I sat in the seemingly endless meetings. My head pounding as the details were worked out. Finally the contract was agreed. And it gave me exactly what I wanted. This was the next step up, time for a small celebration. They were all drinking when I walked in. With that headache I didn’t dare. “A lime and soda” I ordered, taking my drink to look out of the window at the city below. It looked quite interesting, darkness lit up by the lights in skyscrapers, the harbour marked by the occasional moving lights of the ferries taking people across or out on a pleasure cruise.
Two years here in Hong Kong. Alone. I spoke sternly to myself. David felt I was not right for his growing career, so it would be easier to go away and come back home a success. Then I needn’t care what he felt. I was done with relationships that just didn’t work, now I needed to make my mark in my profession.
A presence next to me. I turned slightly, to look. Mr Chang, the legal representative for PBT, my customer for the next two years. He smiled and I realised his eyes crinkled rather nicely when he did that. I hadn’t seen him smile at all in the last day and a half. “You bargained well and fairly” he said. “The others we talked with did not seem to understand that this deal has to benefit us both. I think you will do very well with us.”
I thanked him, wondering if this was being watched by everyone. Was he maybe the senior executive lothario? I turned, no one was watching us, they were all deep in conversation and a few on their phones, obviously organising the rest of the evening. Suddenly I felt very tired; my hotel bed seemed the only possible place to be. His interest was obvious to me and I dreaded fending off some man after drinks and dinner, when I needed to report back to head office before their weekend started and then get some sleep to deal with the jetlag that had really caught up with me.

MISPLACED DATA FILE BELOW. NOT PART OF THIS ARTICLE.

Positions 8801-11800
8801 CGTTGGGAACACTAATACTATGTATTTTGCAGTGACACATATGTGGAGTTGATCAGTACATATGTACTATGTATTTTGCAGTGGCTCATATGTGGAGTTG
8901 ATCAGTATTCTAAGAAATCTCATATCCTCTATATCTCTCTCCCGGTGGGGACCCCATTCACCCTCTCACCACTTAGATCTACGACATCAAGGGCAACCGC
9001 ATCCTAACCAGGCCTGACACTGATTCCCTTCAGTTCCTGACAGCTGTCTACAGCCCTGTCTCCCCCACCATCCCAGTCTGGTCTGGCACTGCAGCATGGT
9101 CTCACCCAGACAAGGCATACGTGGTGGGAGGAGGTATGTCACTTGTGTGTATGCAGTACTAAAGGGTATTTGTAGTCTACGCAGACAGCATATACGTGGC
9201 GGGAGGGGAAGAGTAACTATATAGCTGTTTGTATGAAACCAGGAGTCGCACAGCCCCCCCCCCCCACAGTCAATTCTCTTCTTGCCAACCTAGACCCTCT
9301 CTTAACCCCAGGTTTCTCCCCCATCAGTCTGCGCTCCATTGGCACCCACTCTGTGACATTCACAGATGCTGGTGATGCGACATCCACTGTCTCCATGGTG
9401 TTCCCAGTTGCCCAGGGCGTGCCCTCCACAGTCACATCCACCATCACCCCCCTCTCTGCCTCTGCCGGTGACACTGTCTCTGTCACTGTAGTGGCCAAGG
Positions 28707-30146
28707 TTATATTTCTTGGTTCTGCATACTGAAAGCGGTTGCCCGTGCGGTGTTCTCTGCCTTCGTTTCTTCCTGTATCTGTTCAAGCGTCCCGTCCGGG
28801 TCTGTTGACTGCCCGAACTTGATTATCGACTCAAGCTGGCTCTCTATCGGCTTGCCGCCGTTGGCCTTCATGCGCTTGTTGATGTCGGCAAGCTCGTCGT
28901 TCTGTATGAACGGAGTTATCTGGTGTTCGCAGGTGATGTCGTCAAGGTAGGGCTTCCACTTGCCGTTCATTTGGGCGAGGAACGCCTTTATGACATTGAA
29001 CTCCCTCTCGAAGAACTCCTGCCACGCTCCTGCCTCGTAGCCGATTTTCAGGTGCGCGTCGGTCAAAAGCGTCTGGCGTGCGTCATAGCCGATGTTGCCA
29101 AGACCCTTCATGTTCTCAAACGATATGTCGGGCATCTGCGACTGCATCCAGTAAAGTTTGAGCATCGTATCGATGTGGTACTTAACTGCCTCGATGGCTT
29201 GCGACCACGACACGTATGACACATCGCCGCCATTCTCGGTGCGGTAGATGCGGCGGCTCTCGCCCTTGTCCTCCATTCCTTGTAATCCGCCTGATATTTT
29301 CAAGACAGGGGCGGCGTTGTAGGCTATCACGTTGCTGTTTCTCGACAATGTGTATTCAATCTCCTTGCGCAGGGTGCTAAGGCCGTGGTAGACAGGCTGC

I finished my drink, and he said “You need some herbal tea for that headache, I have one too. All that concentration can do it. Will you come to my favourite tea shop for some?’ That was unexpected; how did he know I had a headache?
I collected my briefcase and we left, taking the metro further towards Central. We got off and walked a block. There was one of those impossibly tiny shops that abound in Hong Kong. Three elderly men sipping tea at a tiny table on the pavement, and one managing urns and pots and cups, in the shop that was smaller than the cupboard in my bedroom at home. Mr Wang spoke briefly. The man smiled and replied. We stood at the counter and a pot with two large mugs were brought. Mr Chang lifted the lid and smelt, stirred the pot, and then poured for us both.
I sipped, it was hot and tasted a bit strange, but I felt it, going down and affecting my whole body. The headache slowly lifted. I felt somewhat more energised and realised I’d need to find some supper before I went back to my hotel, to get online with head office back home and confirm I’d succeeded with the first major step.
He looked at me, he looked younger, more relaxed. Then he said “My name for my friends is Brian, what is yours?” I told him and he said “Well Margaret, it’s late and I’m sure you need to report back on the deal before the end of day back home, but how would you like a little sightseeing tomorrow? We’ll take the ferry out to an island for some quiet time after the week’s pressure”.
Three years later, my project a great success, my marriage stable and happy, our baby growing inside me, I thought how it all started with that unexpected invitation to tea in the cupboard sized shop.